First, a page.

There is something that I have noticed, not only in my own usage, but in general. For some reason, it seems that PDAs have lost some of their focus as simple organizers, but have gained a heck of an edge in terms of being computing replacements.
What do I mean by losing focus? Well, let’s take the Treo since it’s one of the most popular PDA phones today. The Treo series can email, SMS, take pictures, edit documents, conference call, chat with your car, and still have a plethora of other abilities at its disposal. But probably one of the hardest things that a Treo (or any PDA phone for that matter) tries to do is be an organizer.
Most PDA phones did start out first as PDAs, and so the question is, what happened that they are no long so focused on helping one to stay organized, but put more emphasis on staying connected.
Traditional PDAs, Too
And it isn’t just PDA phones. Traditional PDAs have (for all intents and purposes) become computer replacements for many users.
From those who will only check email on a BlackBerry, to that UPS/FedEx person that will make you sign a Symbol PDA or Tablet PC for your package, PDAs have really evolved to be an excellent means of making ‘computing anywhere’ a plausible and workable reality.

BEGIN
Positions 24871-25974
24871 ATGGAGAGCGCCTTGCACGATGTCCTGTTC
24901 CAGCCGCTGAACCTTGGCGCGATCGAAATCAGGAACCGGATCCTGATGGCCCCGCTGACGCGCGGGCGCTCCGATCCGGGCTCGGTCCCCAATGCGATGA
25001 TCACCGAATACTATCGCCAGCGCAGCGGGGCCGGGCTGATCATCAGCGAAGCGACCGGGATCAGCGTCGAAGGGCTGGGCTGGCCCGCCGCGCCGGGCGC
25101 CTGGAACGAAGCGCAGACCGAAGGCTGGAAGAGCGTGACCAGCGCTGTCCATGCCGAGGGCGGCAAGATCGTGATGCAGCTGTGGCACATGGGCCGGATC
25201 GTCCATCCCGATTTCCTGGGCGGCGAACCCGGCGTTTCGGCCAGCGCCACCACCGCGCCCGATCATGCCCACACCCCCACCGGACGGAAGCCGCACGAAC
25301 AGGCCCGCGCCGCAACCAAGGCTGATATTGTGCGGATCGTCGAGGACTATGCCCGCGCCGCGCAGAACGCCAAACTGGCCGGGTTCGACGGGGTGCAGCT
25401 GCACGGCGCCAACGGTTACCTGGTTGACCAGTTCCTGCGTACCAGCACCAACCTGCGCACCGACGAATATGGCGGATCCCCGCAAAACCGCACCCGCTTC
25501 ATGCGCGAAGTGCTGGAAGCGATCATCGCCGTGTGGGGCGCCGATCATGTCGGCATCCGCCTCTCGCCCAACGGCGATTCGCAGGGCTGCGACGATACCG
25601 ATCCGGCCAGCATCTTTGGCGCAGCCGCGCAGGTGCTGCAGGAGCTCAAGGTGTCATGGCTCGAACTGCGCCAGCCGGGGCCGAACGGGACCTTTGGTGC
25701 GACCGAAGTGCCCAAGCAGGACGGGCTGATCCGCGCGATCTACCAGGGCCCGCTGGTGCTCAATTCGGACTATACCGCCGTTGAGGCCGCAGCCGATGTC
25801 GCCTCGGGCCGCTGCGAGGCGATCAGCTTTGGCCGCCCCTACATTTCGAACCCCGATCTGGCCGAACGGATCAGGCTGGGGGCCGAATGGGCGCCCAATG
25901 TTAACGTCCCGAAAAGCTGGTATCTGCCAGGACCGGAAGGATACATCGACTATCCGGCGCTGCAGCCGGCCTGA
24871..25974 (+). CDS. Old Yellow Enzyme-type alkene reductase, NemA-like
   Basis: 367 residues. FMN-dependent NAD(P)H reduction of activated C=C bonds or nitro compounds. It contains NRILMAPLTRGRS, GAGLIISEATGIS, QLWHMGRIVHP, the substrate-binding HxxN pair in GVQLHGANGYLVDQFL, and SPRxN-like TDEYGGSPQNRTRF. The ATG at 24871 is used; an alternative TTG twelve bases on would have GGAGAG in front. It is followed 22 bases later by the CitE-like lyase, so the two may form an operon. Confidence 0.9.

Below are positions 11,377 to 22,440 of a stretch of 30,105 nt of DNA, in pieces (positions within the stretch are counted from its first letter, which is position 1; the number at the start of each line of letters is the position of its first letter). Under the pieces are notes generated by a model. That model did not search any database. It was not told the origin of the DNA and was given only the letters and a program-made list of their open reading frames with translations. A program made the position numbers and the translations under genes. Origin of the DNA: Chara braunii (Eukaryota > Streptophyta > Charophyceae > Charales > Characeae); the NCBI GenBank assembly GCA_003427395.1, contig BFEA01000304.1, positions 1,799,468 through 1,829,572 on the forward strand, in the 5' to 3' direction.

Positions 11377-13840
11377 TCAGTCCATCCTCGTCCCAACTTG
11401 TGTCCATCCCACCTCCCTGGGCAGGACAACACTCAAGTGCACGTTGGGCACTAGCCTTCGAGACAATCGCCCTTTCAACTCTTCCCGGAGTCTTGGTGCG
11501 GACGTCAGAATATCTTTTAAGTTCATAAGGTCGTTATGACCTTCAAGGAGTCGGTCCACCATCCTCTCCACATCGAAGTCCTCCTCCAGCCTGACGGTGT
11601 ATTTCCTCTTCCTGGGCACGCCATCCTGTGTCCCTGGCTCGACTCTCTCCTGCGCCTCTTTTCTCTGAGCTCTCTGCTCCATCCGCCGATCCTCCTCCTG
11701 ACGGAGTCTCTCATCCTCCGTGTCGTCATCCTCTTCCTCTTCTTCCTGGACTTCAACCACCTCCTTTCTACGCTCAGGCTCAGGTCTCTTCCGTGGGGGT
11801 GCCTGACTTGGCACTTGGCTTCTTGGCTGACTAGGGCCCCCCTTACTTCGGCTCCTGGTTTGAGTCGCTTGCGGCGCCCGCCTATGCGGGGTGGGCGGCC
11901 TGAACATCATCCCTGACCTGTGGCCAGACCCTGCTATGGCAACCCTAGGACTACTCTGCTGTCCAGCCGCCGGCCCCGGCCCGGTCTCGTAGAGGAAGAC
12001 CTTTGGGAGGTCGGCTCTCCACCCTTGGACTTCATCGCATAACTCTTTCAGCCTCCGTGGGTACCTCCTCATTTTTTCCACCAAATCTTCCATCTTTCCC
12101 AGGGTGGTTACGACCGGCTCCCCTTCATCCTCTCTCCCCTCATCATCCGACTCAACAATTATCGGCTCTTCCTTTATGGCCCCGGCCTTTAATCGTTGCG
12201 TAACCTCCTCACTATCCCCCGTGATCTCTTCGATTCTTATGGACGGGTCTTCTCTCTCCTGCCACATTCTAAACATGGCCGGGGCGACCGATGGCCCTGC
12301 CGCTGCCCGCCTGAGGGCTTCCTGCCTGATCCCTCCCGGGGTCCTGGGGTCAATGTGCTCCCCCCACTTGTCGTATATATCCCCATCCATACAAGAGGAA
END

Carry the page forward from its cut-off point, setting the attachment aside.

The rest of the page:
And while applications and user experience will never match that of a full-size laptop or a workstation, the amount that a PDA keeps you plugged into is pretty darn remarkable.
So, is it really a PDA anymore if organizing is not the main focus? Well, yes, still it’s a PDA. While organization is not the main focus of mobile computing, it is a foundational feature, and one by which connectivity makes its stand.
Don’t Forget About Usability
While I embrace the way PDAs have become more connected, I also feel strongly that usability should come back to the forefront of PDAs and mobile technology. I don’t mind one bit being constantly connected to all kinds of data in every way possible, but I want to be able to better organize it than I can now.
And if that just means a simple notepad that can mark up my tasks lists and calendar days, then that should be something that comes as a neat application (still waiting for OneNote for the Palm OS – I know, I know).
And why couldn’t this information automatically be available online? As soon as I make a change on my PDA, it should be reflected on my desktop.
But that should come from manufacturers marketing solutions for people’s problems, not just feature sets.
A user will come back and buy a device with better features, but only if the device has a focus on what they want to do. People just need to be told by device makers that the new features will help them focus better, not just connect them faster.